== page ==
"Everything has become smaller and faster," Simmons says. "Whatever the defensive ends vs. the linebackers are. It's happened in college football trying to deal with the spread offenses. They have to do better in space and you need more players that can go sideline-to-sideline. There are those position groups where the skill sets may have shifted a little. Maybe some of those linebackers who were big run stoppers can't play three downs. What is the value?
"You're looking at more specialty players. I don't know in 2003 if we would have ever drafted a nickel (a player that plays only pass defense) or ever thought about an outside linebacker playing on first and second down and then moving to defensive end on third down. Those guys have always been there and you talked about them to some degree. But now you're drafting a guy specifically to do that. Or you're drafting a slot receiver. You didn't do that in '03 because now it is so much more specialized.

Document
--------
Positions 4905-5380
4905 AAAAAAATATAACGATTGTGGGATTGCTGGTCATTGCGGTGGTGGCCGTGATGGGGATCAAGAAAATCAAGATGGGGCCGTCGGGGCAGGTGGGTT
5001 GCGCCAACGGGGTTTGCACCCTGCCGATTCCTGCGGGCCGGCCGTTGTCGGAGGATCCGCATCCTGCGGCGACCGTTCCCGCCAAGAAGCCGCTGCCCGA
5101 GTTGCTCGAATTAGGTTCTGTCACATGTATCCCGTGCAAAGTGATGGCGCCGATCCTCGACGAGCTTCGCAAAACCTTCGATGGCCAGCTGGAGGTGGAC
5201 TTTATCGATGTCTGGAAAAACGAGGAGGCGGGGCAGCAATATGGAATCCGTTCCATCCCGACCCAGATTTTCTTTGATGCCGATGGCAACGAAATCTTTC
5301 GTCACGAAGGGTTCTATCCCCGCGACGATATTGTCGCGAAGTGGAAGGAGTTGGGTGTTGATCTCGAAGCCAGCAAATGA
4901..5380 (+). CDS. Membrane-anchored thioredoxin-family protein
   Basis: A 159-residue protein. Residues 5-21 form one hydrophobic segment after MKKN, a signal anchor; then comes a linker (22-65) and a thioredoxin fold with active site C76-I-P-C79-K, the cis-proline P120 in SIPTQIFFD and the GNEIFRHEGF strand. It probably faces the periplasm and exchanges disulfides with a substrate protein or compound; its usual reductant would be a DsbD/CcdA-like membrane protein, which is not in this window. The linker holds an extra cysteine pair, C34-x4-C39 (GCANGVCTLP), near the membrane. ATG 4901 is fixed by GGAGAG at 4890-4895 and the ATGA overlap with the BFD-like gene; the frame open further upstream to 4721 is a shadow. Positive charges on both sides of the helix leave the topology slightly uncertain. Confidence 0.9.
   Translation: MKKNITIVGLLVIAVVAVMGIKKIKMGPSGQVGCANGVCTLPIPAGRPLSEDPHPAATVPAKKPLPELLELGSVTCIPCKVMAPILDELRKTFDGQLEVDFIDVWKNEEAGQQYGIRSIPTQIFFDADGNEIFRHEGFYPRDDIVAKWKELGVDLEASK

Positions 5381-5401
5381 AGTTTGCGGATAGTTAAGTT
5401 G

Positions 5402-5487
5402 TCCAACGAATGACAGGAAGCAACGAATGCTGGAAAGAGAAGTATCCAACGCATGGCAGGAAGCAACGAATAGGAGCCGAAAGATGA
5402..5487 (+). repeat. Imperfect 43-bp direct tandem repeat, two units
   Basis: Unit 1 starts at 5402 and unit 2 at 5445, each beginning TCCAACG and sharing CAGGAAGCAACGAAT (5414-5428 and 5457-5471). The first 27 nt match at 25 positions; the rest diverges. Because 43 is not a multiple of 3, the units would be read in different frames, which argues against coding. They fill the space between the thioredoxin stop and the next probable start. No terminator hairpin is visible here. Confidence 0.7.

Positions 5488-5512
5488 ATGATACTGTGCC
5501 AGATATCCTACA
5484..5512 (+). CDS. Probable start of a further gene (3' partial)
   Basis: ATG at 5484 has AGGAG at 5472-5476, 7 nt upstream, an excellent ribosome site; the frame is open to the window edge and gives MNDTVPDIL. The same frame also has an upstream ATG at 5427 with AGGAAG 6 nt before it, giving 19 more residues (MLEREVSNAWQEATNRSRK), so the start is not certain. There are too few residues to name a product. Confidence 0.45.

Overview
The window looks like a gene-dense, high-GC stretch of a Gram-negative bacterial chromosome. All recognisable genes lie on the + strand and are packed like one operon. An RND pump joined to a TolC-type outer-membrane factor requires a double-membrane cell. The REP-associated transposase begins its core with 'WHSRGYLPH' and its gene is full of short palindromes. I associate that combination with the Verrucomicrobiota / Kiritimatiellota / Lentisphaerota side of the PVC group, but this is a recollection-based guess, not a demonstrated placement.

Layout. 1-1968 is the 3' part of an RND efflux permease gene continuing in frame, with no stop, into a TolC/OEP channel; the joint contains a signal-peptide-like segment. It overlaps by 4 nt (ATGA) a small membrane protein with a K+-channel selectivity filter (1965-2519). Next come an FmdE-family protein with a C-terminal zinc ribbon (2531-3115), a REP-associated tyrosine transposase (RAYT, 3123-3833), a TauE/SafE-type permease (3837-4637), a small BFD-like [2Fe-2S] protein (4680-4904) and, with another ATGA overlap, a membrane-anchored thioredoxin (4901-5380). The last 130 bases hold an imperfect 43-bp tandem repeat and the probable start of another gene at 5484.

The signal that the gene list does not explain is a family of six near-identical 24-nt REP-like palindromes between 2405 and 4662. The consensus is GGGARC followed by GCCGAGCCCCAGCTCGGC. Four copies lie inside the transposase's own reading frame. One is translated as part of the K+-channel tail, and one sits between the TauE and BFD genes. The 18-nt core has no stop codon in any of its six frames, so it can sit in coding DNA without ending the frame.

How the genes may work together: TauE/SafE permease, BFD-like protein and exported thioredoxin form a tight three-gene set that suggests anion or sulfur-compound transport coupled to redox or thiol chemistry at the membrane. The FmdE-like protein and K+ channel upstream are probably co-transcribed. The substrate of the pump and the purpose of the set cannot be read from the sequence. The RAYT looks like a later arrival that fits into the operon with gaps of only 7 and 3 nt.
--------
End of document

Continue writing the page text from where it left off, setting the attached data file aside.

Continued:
Simmons has proven to be more than adaptable. He has coached the most prolific punter (Huber) and returner (Brandon Tate) in club history, as well as the most accurate kicker (Shayne Graham) and biggest kick returner (Adam Jones). His players dominate the record book. Huber holds four Bengals' season records, kicker Mike Nugent three and Graham and Jones one each.